What Is An Expansion Anchor?

Expansion anchors are used when it is necessary to fasten and object to a solid wall such as concrete. Although it is not a problem to screw into wood, this is not the case when it is desirable to screw directly into masonry. Expansion anchors in NY provide a secure, solid and reliable bond, the anchor expands as the screw is being inserted; the result is that the anchor grips the inside of the pre-drilled hole thus preventing the anchor and the screw from falling out of the hole.

A homeowner will use expansion anchors when hanging a picture for example, the anchor can also be used if it is necessary to fix something to a concrete surface outdoors. Anchors are equally useable in wood as well as drywall although the design is somewhat different.

Depending on the weight of the object to be suspended a simple plastic anchor can be used in drywall. This type of anchor is little more than a plastic sleeve, slightly tapered with wings at the tip. Once there is a hole drilled to accept the anchor it is pressed in until the head of the head of the anchor is flush with the drywall surface. When the screw is run into the anchor it expands, forcing the wings to grip onto the drywall.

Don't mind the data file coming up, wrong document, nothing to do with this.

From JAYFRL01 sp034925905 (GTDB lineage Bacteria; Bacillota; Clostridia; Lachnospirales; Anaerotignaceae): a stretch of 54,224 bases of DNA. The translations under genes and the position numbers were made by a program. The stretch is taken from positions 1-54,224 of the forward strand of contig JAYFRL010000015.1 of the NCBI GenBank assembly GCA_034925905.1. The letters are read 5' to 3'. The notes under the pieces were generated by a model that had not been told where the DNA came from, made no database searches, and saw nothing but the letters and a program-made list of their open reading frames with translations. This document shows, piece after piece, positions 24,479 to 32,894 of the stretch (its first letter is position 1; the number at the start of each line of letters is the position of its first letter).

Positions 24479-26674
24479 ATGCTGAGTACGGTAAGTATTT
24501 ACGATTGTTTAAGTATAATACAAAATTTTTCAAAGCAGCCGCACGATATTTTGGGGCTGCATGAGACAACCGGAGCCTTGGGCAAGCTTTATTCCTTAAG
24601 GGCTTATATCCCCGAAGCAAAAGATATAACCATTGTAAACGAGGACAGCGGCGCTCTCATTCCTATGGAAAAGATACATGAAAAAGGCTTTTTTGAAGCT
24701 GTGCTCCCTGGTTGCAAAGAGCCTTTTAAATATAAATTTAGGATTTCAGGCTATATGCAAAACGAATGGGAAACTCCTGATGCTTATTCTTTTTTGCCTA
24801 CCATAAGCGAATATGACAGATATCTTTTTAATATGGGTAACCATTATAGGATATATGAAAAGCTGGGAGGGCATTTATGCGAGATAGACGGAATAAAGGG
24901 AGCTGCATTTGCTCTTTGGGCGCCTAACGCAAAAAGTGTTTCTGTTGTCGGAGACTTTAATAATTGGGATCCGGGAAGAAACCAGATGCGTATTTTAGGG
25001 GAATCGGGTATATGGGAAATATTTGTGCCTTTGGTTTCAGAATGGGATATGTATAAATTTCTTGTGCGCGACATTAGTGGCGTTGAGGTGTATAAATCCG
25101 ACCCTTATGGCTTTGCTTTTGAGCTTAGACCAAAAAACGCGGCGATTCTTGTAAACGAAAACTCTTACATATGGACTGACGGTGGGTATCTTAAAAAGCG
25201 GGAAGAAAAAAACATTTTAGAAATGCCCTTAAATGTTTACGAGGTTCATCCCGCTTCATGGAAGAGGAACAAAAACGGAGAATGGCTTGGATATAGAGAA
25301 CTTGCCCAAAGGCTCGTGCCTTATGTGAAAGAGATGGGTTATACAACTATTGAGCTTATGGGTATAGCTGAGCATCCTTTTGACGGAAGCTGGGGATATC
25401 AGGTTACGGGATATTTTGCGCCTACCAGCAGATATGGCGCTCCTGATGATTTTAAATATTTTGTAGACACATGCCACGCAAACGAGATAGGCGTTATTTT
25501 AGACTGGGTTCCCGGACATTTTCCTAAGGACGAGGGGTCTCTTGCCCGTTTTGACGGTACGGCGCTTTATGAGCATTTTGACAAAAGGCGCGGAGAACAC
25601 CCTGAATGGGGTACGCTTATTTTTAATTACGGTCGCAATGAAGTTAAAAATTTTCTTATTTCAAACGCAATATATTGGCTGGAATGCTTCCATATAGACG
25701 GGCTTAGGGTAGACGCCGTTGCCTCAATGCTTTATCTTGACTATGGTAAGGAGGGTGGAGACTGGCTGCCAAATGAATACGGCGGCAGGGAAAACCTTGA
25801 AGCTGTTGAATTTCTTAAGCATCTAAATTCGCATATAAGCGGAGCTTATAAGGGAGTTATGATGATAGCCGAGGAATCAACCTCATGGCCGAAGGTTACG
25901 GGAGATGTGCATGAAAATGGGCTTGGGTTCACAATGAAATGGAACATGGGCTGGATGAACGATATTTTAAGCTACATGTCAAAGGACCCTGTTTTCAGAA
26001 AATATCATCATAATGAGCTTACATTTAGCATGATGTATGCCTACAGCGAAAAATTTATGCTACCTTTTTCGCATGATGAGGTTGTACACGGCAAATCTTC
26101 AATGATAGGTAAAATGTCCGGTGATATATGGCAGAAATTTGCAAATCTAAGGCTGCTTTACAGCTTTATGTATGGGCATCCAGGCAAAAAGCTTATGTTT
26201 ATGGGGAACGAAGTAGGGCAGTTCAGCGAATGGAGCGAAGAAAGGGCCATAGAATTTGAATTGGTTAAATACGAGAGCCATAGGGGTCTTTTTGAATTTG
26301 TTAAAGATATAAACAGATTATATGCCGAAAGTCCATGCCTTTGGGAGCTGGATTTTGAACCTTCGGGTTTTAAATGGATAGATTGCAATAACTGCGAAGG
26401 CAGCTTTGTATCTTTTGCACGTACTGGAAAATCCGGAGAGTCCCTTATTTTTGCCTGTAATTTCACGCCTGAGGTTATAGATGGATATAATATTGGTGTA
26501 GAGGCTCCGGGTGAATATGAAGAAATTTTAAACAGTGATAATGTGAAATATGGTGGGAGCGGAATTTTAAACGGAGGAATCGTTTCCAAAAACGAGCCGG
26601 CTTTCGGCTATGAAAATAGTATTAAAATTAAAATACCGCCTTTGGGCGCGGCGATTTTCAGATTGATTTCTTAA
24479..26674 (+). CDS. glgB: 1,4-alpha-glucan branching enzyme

In the event the object to be hung is quite heavy then hollow wall anchors in NY are recommended. This type of anchor is usually made from metal; it functions somewhat differently than a convention plug anchor. A hollow wall anchor has a body which expands as the screw is run in, as the screw reaches its limit the rear of the anchor flairs out and grips the inside of the wall. With the anchor captive in the drywall heavier objects can be safely suspended.

Wall anchors are available in a wide range of sizes, in most cases the manufacture of the anchor publishes guidelines that help the user decide which size is best based on the weight to be suspended and the base material. Even though there are basic guidelines as to which anchors in NY are best suited for an application it must be understood that the strength of the anchor is only as strong as the material it is inserted into. If, for example, the anchor is inserted in a hole which has been drilled in weak and crumbling concrete it will not meet the supporting weight specification.



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